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Is beak morphology in Darwin's finches tuned to loading demands?

Soons, Joris ; Genbrugge, Annelies ; Podos, Jeffrey ; Adriaens, Dominique ; Aerts, Peter ; Dirckx, Joris ; Herrel, Anthony

PLOS ONE, 2015 [Periódico revisado por pares]

2015

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  • Título:
    Is beak morphology in Darwin's finches tuned to loading demands?
  • Autor: Soons, Joris ; Genbrugge, Annelies ; Podos, Jeffrey ; Adriaens, Dominique ; Aerts, Peter ; Dirckx, Joris ; Herrel, Anthony
  • Assuntos: Biology And Life Sciences ; Bite Force ; Finite-Element-Analysis ; Geospiza-Fortis ; Bird Beaks ; Evolution ; Shape ; Performance ; Darwin Finches ; Feeding ; Fea ; Beak Morphology ; Cancellous Bone ; Mechanical Function ; Apparent Density
  • É parte de: PLOS ONE, 2015
  • Descrição: One of nature's premier illustrations of adaptive evolution concerns the tight correspondence in birds between beak morphology and feeding behavior. In seed-crushing birds, beaks have been suggested to evolve at least in part to avoid fracture. Yet, we know little about mechanical relationships between beak shape, stress dissipation, and fracture avoidance. This study tests these relationships for Darwin's finches, a clade of birds renowned for their diversity in beak form and function. We obtained anatomical data from micro-CT scans and dissections, which in turn informed the construction of finite element models of the bony beak and rhamphotheca. Our models offer two new insights. First, engineering safety factors are found to range between 1 and 2.5 under natural loading conditions, with the lowest safety factors being observed in species with the highest bite forces. Second, size-scaled finite element (FE) models reveal a correspondence between inferred beak loading profiles and observed feeding strategies (e.g. edge-crushing versus tip-biting), with safety factors decreasing for base-crushers biting at the beak tip. Additionally, we identify significant correlations between safety factors, keratin thickness at bite locations, and beak aspect ratio (depth versus length). These lines of evidence together suggest that beak shape indeed evolves to resist feeding forces.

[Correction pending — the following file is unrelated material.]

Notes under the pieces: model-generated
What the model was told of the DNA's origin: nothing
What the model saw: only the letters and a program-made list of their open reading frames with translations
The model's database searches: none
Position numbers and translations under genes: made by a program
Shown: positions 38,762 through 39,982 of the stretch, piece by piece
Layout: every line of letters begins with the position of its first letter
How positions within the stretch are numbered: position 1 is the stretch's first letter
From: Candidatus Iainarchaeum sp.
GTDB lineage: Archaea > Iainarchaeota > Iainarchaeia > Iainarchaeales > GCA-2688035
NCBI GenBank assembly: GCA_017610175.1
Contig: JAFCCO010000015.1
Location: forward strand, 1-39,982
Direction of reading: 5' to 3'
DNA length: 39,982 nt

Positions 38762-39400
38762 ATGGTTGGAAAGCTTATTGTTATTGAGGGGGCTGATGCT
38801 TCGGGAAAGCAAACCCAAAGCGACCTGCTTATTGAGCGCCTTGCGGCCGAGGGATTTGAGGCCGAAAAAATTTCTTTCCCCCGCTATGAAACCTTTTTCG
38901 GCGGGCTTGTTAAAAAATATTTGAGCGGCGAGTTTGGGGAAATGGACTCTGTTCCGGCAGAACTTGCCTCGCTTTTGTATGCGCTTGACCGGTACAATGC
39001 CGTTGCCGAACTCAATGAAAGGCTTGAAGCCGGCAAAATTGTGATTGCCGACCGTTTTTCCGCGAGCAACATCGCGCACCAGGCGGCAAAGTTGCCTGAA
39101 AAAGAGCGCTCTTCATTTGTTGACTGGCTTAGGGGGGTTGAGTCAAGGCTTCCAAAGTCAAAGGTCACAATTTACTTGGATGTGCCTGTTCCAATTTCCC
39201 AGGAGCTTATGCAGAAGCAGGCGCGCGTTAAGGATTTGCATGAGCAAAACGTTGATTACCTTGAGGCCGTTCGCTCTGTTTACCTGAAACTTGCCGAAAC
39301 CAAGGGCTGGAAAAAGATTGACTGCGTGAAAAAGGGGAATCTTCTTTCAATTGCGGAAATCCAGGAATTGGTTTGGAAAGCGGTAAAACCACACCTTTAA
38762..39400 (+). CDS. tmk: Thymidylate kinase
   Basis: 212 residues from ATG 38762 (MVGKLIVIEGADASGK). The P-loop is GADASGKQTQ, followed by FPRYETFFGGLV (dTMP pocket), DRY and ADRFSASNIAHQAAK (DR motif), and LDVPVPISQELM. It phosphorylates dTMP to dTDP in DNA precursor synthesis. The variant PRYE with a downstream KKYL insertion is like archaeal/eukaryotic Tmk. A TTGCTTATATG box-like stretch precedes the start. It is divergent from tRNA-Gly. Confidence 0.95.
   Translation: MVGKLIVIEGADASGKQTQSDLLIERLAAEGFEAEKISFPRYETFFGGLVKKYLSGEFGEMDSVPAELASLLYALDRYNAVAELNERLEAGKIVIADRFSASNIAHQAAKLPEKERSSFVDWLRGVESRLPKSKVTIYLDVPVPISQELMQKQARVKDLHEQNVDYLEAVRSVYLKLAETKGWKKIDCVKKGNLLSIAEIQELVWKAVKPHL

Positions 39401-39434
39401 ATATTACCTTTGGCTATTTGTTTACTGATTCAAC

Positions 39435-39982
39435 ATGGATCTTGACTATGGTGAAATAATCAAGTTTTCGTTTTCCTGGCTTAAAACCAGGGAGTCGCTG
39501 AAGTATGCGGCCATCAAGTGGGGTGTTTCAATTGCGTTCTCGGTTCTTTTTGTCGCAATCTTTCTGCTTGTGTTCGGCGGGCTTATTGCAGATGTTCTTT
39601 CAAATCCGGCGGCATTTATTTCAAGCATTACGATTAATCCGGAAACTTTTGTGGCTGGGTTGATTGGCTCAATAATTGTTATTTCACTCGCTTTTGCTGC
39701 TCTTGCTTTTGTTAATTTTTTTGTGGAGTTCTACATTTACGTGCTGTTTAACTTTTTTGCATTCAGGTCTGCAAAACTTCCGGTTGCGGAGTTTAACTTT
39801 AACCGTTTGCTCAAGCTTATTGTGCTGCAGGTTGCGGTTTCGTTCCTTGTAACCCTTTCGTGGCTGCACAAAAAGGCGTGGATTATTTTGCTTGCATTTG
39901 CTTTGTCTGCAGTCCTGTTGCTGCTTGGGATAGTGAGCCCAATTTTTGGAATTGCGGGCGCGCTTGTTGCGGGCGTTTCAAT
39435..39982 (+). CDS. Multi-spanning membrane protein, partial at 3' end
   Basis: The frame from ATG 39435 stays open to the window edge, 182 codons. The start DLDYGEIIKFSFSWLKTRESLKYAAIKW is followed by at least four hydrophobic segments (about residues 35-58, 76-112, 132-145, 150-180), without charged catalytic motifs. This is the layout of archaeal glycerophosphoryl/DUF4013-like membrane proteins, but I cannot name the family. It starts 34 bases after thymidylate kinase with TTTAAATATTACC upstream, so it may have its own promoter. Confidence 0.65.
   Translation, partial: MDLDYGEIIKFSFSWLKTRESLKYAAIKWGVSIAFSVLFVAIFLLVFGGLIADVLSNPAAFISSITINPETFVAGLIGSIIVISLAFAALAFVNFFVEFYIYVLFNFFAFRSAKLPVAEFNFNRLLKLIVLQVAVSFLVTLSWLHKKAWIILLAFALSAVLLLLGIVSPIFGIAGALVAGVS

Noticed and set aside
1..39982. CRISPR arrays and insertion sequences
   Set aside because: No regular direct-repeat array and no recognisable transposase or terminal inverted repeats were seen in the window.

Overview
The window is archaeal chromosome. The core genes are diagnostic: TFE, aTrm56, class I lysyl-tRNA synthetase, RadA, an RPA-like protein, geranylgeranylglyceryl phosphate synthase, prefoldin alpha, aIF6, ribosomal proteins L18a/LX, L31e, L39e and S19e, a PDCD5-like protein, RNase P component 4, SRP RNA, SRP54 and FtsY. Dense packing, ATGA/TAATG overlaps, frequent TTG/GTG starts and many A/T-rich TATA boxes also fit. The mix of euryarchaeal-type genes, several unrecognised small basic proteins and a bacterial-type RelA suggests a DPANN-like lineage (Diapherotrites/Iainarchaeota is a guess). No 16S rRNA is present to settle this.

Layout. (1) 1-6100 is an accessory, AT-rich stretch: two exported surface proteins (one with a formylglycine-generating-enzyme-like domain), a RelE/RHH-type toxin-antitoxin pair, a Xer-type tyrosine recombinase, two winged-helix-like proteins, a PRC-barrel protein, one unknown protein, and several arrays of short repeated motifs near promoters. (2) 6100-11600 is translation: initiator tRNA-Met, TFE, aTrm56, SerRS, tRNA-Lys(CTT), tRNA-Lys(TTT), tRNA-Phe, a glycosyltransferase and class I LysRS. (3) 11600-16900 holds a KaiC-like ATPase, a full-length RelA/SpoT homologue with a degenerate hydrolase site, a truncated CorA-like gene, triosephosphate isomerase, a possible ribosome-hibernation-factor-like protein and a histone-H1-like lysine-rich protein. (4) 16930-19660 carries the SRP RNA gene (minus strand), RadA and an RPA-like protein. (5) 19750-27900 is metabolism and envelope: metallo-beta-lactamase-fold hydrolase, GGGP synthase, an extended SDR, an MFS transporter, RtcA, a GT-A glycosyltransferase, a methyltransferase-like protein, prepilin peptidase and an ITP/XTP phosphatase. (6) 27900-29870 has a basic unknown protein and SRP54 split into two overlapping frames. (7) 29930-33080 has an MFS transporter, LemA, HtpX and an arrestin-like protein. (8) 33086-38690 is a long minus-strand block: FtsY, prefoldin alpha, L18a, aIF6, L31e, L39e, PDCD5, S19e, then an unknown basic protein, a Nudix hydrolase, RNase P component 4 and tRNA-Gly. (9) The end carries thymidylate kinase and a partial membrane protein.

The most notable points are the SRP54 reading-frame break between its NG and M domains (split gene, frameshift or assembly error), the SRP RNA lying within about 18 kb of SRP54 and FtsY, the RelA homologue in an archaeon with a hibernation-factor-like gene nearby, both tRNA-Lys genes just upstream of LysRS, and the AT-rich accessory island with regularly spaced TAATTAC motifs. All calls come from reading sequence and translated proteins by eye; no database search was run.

• Data de publicação: 2015
  • Idioma: Inglês

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